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Following closely on the heels of their World Wetlands Day event at Marlborough Vlei, the Mukuvisi Woodlands Eco Schools Programme held a very well-attended Commemoration of World Water Day on Friday March 28.

The setting was Haka Park by Cleveland Dam and hundreds of schoolchildren of all ages from a total five primary and four secondary schools across the city turned out for the enjoyable and informative event.

Representatives from Mukuvisi Woodlands Council, BirdLife Zimbabwe, Zinwa, including Upper Manyame Catchment Area, the Harare City Council, and private companies involved in water, and the media, showed up in force.

The weather was perfect, and groups of children were taken by their teachers to see the dam and its environs and hear about the history of the dam from Zinwa speakers and the principles of the water cycle, energy from water and water storage.

They were also shown how to test the quality and clarity of the water in the dam and later, Belvedere Technical College students demonstrated how energy is derived from water, using models they had constructed. Students from the University of Zimbabwe and Bindura University also came to the event and assisted as facilitators.

After all the children had been on their tours, they gathered at the central marquee to enjoy poems, readings, recitals, plays and songs on the themes of water, energy from water, and the vital role of wetlands in the water cycle.

These presentations were skilfully and enthusiastically delivered by the children themselves, who had come well-prepared and showed their in-depth knowledge of all the issues.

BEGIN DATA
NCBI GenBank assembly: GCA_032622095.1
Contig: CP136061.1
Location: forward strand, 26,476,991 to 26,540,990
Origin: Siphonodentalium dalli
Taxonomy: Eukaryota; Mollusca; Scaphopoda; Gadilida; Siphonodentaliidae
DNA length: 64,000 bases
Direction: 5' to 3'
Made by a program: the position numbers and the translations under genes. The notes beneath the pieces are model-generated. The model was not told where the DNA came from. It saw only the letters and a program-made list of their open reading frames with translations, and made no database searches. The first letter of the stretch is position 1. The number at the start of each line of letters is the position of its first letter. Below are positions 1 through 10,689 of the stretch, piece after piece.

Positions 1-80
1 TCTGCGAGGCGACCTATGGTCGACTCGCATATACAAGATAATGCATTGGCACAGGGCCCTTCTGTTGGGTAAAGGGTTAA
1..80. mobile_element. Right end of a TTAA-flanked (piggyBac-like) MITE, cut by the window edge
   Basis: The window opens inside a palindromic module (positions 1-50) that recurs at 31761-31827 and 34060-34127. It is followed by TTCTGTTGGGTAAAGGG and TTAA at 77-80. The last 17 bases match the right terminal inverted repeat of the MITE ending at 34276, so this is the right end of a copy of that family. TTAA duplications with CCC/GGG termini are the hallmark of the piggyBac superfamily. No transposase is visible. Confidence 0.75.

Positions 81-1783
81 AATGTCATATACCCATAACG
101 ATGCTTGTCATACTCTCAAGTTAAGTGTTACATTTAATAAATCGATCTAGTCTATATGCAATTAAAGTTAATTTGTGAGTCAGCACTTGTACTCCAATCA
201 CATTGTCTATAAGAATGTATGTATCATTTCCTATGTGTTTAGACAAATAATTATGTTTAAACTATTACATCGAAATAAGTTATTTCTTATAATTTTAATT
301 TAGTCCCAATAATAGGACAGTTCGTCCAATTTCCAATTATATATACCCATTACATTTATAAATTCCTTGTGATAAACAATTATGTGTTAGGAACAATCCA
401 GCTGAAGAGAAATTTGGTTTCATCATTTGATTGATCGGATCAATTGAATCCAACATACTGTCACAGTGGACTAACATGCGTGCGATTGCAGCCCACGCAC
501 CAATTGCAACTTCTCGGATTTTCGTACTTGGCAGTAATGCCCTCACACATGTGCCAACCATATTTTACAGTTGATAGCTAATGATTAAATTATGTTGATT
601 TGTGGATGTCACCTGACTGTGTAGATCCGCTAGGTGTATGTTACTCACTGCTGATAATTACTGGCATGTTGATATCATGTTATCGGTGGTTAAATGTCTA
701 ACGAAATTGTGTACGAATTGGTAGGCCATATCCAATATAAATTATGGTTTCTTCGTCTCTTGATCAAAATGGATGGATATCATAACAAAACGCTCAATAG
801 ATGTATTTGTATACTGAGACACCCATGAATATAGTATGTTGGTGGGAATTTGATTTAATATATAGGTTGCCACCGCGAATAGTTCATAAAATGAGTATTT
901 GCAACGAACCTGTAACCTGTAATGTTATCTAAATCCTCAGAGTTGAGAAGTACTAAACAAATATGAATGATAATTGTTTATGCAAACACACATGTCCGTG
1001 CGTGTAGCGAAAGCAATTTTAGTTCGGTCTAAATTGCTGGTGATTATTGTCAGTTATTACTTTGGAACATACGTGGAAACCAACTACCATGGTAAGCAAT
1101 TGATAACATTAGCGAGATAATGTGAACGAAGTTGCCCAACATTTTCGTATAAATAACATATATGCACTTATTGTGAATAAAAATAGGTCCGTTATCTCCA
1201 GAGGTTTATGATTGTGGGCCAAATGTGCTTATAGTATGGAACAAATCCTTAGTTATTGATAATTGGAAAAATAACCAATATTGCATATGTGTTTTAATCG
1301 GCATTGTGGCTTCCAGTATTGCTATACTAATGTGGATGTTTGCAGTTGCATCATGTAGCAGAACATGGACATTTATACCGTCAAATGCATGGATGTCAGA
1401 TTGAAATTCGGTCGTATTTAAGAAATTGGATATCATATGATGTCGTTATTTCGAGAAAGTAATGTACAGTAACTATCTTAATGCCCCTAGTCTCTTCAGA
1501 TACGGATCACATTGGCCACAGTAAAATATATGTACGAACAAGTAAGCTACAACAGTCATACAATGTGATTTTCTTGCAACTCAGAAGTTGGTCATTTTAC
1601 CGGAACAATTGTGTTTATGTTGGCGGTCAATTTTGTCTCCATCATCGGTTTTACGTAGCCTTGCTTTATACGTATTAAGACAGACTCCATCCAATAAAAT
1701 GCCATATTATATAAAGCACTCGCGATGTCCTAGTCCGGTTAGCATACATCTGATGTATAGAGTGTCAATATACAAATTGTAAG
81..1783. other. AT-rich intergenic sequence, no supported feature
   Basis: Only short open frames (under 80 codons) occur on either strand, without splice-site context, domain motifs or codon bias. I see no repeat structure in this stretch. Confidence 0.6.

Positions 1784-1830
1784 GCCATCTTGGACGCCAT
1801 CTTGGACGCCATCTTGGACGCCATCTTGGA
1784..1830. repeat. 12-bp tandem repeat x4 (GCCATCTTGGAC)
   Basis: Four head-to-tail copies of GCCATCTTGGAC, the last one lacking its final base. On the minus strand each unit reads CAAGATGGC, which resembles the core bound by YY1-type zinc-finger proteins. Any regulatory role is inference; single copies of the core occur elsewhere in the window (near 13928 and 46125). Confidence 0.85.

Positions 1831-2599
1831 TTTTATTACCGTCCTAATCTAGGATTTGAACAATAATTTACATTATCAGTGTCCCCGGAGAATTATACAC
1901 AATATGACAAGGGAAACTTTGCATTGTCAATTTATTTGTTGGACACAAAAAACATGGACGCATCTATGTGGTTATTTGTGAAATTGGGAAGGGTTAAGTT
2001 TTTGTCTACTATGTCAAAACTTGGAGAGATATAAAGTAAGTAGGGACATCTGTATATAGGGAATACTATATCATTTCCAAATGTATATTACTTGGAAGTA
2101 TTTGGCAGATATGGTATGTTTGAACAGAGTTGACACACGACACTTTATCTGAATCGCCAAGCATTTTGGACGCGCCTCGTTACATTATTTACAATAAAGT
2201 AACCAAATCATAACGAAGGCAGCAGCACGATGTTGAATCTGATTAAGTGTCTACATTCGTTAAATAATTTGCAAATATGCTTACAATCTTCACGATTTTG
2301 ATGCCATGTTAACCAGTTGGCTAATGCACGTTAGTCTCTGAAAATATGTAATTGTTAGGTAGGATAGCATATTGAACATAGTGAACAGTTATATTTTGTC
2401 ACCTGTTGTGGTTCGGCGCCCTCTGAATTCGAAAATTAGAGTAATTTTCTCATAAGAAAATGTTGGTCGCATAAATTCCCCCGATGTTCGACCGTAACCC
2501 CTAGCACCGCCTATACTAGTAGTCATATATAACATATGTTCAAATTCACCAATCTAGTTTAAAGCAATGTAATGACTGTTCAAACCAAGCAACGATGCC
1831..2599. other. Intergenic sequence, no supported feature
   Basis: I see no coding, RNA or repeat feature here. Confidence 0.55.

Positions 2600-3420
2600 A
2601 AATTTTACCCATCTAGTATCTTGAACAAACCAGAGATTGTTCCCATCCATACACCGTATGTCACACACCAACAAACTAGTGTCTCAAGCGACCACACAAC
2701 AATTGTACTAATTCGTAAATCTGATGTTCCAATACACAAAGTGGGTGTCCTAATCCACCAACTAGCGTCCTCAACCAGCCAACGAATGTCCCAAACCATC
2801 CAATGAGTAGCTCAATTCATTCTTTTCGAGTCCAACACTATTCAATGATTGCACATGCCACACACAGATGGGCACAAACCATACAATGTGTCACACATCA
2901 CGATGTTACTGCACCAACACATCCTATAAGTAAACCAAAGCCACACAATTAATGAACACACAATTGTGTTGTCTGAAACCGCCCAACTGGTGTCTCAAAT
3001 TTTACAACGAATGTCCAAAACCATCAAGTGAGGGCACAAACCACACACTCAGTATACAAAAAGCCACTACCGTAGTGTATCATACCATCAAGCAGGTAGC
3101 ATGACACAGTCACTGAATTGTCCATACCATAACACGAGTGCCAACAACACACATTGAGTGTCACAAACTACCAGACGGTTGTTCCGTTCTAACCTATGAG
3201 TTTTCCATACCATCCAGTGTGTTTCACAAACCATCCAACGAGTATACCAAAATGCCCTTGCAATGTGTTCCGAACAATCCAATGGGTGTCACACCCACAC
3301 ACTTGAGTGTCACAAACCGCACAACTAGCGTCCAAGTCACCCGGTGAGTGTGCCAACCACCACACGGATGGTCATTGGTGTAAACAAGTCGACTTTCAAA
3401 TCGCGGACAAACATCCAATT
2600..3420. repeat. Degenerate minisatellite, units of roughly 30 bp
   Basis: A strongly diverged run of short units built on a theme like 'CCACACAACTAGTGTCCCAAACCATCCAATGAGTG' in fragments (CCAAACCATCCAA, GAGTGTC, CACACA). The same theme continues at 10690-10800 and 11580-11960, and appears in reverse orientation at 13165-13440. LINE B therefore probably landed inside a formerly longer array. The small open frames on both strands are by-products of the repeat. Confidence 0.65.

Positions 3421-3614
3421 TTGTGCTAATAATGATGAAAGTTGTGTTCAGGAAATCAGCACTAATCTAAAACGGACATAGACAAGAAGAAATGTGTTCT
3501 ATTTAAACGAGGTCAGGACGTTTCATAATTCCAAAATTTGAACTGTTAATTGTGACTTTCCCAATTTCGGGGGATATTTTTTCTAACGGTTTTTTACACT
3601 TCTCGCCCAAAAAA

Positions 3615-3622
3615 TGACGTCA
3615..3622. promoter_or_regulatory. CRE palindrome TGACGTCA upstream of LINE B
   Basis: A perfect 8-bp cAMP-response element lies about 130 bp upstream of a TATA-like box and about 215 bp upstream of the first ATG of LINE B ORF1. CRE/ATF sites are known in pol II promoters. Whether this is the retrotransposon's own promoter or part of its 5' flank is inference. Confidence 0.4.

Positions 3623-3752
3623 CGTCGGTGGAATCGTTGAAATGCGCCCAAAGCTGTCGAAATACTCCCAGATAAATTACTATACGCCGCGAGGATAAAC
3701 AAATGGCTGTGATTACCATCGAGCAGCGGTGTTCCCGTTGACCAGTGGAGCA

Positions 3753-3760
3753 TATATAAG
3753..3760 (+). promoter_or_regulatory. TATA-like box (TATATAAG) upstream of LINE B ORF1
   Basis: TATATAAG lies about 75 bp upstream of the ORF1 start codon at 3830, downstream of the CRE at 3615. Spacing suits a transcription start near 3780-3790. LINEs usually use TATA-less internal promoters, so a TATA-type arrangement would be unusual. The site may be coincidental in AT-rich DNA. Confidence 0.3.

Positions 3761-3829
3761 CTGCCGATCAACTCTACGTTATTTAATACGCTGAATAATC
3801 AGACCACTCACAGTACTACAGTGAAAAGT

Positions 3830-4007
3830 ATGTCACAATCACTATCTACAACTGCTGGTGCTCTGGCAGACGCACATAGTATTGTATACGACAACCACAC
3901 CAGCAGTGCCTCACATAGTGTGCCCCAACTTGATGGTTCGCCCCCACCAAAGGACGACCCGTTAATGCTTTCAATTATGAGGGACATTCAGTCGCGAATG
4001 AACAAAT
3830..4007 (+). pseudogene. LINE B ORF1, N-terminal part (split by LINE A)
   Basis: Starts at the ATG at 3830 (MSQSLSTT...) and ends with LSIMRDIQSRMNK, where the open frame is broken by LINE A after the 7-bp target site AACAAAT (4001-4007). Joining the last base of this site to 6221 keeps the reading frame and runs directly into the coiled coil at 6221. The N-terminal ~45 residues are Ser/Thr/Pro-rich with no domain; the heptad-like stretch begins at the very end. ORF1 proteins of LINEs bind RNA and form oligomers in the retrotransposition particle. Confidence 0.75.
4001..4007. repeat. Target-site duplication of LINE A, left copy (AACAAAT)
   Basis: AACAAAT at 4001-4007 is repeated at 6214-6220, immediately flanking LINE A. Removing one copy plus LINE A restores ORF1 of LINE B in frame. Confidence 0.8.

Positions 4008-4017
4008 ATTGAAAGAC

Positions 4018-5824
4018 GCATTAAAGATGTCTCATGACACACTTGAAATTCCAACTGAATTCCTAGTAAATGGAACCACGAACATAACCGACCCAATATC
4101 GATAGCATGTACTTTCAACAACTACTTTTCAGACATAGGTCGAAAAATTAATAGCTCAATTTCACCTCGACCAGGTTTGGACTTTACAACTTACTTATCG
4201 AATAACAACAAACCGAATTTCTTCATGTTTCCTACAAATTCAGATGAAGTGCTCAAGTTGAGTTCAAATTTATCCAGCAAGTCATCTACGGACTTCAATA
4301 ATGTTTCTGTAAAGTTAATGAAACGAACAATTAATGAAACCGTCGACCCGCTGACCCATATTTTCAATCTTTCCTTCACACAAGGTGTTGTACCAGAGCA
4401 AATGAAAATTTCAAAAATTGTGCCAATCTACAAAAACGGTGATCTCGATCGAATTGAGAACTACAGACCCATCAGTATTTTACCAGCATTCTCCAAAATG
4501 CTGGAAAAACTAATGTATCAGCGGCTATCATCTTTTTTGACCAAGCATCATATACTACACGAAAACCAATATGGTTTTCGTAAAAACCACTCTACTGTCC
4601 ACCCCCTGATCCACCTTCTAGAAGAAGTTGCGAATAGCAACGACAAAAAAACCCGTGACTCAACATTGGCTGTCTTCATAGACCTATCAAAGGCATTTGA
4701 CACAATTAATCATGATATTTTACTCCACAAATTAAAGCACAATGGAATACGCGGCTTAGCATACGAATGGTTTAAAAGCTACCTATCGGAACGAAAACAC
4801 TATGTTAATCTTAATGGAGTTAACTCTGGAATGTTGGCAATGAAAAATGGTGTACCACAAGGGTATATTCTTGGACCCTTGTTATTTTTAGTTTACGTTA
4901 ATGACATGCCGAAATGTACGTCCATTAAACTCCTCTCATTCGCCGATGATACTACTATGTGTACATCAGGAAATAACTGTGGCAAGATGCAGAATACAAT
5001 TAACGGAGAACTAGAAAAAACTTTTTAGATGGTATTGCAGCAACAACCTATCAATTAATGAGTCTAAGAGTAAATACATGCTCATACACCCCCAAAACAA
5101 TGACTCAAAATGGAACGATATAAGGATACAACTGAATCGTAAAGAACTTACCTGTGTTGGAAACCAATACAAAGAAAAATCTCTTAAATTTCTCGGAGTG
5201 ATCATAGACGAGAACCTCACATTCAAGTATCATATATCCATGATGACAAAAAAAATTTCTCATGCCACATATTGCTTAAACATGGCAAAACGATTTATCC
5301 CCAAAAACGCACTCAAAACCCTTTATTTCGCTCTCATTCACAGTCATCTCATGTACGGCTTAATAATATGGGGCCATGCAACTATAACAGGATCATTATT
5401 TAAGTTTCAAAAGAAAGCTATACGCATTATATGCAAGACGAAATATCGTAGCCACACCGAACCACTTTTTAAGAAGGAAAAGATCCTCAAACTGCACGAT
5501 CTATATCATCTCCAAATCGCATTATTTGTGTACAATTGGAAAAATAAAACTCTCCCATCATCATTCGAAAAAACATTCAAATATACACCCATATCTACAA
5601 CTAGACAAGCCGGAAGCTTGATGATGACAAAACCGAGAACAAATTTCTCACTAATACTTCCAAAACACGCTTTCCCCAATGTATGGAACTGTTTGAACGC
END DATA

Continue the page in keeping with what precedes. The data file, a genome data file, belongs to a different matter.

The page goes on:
Talks were also given by adult speakers. A g emphasis was placed on the role and importance of wetlands both by the adult and the school-going speakers, once again highlighting the critical situation we face as more and more wetlands are destroyed by construction, dumping and cultivation.

Speaking out particularly gly on the wetlands crisis was Councillor Chris Mbanga who is Chairman of the City Council’s Environmental Committee.

He likened wetland destruction to murder, since not far down the line at all, the residents of Harare face a future without water, if this rampant destruction is not stopped.

Equally outspoken on the subject was Chairperson of the Mukuvisi Woodlands Eco Schools Committee, Mrs Shamu, teacher at Mufakose 2 High School, who gave a very stirring speech about the gravity of this situation, to thunderous applause.

Most major wetlands (vleis) in Harare which are vital for our continued supply of clean water, are under constant threat of destruction by building developments, regardless of the fact they are legally protected from any such activity.

Other speakers included Gibson Nhokwara, organiser of the event and the Coordinator of the Mukuvisi Woodlands Eco Schools Programme, BirdLife representatives, and Zinwa’s Operations Manager who delivered a speech on behalf of Zinwa’s CEO.

After the presentations and formalities, some groups of children took up Haka Park’s offer of game drives through the game park, while other groups headed for Mukuvisi Woodlands to go on tours there.

This was an excellent event and another demonstration of environmental education in action, bringing to life for the children, what can never be fully understood just from reading, pictures and computer screens.

The Mukuvisi Woodlands Eco Schools Programme is part of its environmental education outreach efforts and is highly effective in consolidating environmental principles and practices through the hands-on experience it affords children of all ages.

Source : Zimbabwe Standard

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